Fearful fantasies about the natural world

These big cats turn out to be cunning devils who cover their traces, including footprints
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The Independent Online

Bird flu may be on the way. There is talk of bubonic plague in the rats of America. Some kind of global pandemic is overdue. The coastlines are being eroded. The weather is not looking too clever, either - hardly a month goes by without dire new warnings of gales, floods, or drought. Face it, we live in scary times.

Bird flu may be on the way. There is talk of bubonic plague in the rats of America. Some kind of global pandemic is overdue. The coastlines are being eroded. The weather is not looking too clever, either - hardly a month goes by without dire new warnings of gales, floods, or drought. Face it, we live in scary times.

Now, all over the country, a more immediate natural peril seems to be upon us. There are big cats - slavering, ferocious creatures that eat kittens for breakfast and sometimes loom up among the delphiniums to rake their vicious claws across the soft cheeks of suburbanites. Today pets are under threat; tomorrow it could be prams, sit-on mowers, family saloon cars. No wonder that car showrooms report a run on large quasi-military vehicles.

These big cats turn out to be cunning devils, who rarely allow themselves to be seen by humans and then cover their traces, including footprints. Last week, a disc-jockey from Sydenham was innocently going about his business when a mighty beast - a puma, it had to be - appeared in his back garden and gave him quite a nasty scratch on the side of his face. Recovering from his ordeal, the discmeister revealed that when the creature had reared up on its hind legs, it had been five-and-a-half-foot tall. An unkind sceptic might have concluded that the mark on his cheek could easily have been caused by blackberry bush, but Holder was adamant. He had seen the thing with his own eyes.

No prints were found, but that will not deter the growing number of people who are convinced that big cats are roaming the countryside. In 2002, there were about a thousand reported sightings. Over the following years, the number of incidents have doubled.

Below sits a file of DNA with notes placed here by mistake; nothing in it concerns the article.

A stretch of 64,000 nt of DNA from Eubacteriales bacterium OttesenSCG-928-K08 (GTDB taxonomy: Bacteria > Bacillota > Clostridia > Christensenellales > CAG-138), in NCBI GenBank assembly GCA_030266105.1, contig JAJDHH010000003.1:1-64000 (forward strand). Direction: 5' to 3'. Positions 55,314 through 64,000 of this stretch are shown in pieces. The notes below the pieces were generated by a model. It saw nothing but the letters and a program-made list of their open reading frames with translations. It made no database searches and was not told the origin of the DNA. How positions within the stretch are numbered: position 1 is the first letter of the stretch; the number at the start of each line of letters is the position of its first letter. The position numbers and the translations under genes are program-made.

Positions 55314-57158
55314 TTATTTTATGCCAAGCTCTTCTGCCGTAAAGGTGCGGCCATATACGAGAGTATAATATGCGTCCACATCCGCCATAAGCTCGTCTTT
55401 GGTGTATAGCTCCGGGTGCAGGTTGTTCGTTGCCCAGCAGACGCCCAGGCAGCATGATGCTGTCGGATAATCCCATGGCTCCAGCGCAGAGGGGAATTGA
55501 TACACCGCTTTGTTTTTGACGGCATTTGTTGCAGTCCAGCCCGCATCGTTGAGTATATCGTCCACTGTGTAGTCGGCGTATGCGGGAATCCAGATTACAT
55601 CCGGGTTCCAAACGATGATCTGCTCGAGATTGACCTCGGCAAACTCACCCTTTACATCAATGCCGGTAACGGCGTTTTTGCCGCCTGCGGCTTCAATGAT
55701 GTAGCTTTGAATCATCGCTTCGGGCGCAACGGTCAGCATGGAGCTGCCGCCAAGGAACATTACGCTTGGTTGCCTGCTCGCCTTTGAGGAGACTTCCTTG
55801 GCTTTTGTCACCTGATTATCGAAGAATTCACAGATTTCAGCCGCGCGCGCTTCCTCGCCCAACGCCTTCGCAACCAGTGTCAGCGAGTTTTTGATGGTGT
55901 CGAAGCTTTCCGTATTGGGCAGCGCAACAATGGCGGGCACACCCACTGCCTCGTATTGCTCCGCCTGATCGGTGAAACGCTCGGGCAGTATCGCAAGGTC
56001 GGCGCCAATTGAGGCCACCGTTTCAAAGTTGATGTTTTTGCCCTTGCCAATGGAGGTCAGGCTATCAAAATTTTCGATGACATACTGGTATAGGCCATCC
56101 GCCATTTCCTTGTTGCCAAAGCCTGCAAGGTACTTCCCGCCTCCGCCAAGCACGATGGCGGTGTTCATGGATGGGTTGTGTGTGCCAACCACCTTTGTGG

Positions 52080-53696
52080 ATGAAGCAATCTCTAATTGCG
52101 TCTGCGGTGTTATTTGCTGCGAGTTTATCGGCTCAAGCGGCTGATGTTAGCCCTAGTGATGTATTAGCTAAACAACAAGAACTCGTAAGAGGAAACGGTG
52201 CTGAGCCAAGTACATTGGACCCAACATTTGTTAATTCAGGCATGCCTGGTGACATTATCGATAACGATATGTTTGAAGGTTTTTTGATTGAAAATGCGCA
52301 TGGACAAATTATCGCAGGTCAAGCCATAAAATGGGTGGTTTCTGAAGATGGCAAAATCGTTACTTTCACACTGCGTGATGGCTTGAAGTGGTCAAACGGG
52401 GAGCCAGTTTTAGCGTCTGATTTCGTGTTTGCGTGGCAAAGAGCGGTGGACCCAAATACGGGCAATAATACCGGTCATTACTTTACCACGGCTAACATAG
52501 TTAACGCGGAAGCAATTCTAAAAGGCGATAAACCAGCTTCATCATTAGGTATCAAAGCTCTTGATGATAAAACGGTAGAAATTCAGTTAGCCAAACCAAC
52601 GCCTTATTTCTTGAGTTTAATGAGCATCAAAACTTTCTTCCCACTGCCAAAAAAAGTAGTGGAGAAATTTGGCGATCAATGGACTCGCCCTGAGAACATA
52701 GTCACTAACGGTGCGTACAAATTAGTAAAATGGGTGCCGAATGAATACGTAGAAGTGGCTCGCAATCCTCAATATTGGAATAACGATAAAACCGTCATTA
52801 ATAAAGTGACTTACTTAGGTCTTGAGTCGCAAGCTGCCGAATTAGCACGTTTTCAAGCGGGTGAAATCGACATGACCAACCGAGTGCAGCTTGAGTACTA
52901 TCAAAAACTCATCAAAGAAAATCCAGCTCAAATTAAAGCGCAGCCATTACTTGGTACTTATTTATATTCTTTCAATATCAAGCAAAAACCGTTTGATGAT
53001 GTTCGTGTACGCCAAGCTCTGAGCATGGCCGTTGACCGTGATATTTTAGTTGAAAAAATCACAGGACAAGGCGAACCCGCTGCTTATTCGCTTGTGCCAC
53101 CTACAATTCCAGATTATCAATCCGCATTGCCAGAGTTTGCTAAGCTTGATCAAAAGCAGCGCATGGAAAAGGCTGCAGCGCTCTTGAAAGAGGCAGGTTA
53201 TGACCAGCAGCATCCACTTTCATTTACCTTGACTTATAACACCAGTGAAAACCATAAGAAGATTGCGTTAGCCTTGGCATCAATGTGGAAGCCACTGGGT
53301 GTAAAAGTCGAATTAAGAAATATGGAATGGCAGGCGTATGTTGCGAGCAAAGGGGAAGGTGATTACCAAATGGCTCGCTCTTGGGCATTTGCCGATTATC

There are people who devote their lives to tracking these mysterious and elusive creatures whose presence is said to extend across the country. Within miles from where I am writing, there lurks the Beast of Bungay and, in the other direction, what the local press calls "the Thing from the Ling".

Something rather odd is going on here. The evidence supporting the big cat phenomenon is feeble and circumstantial. Interviewed after the Sydenham incident, Sarah Christie, who as carnivore programme manager at London Zoo presumably knows about such things, was briskly dismissive. "The whole issue is swamped in hysteria," she said. "You would think there would be one faecal sample, one set of prints, but we have none of these things."

When a large number of people start imagining, against all logic and evidence, that that they have seen a large and fierce animal, it is worth looking about for some kind of psychological reason. One answer might be that the Sydenham Puma, Beast of Bungay and the rest are crude visualisations of a contemporary fear of the natural world. Whereas nature was once seen as the glorious embodiment of the divine will, today it seems capricious, violent, as difficult and rebellious as a teenager gone to the bad. The more we discover about the world, the more fearful of it we have become.

Expressions of this fear are not always as harmless as the occasional puma fantasy. Elsewhere in suburbia, a new peril has just been discovered: trees. Ealing Borough Council is urgently considering a proposal to cut down no less than 4,500 mature lime trees, planted in the borough during Victorian and Edwardian times.

The rationale behind this mind-boggling act of vandalism have been utterly predictable. There is the question of taxpayers' money, of course: the trees cost £55,000 a year to maintain. There are "bad trees", allegedly, which cause subsidence and uneven pavements. The "compensation culture", inevitably, is brought into the argument. The sticky product of aphids, sometimes known as honeydew, is apparently distressing for car owners.

Adding a personal note, the council leader John Cudmore has complained that not only do the trees attract insects (true - the nectar is a favourite with bees) but that, because they need to be pollarded occasionally, they look like "cabbages on sticks". Tree enthusiasts need not despair, says the council. For every mature tree that is cut down, two saplings will be planted.

As usual, when those about to commit an act of arboricide promise that all will be well thanks to what Ealing council call "a new generation of trees", the argument is bogus. As the Tree Council revealed only last week, 93 per cent of all trees planted in an urban setting die from neglect within their first five years. More importantly, the destruction of magnificent mature trees, almost always for spurious reasons, breaks a connection of the present with the past, of towns with the countryside, is environmentally irresponsible and generally reduces the quality of life for most sane, sensitive human beings.

The natural world need not be quite so frightening. If we moved beyond a state of urbanised fretfulness and learnt to enjoy trees, bees and even honeydew-dropping aphids, then our everyday life would be that much less fearful, more pleasurable. Soon the various slavering beasts that are encountered by disc-jockeys in back gardens would return to the dreamland from whence they came.

terblacker@aol.com

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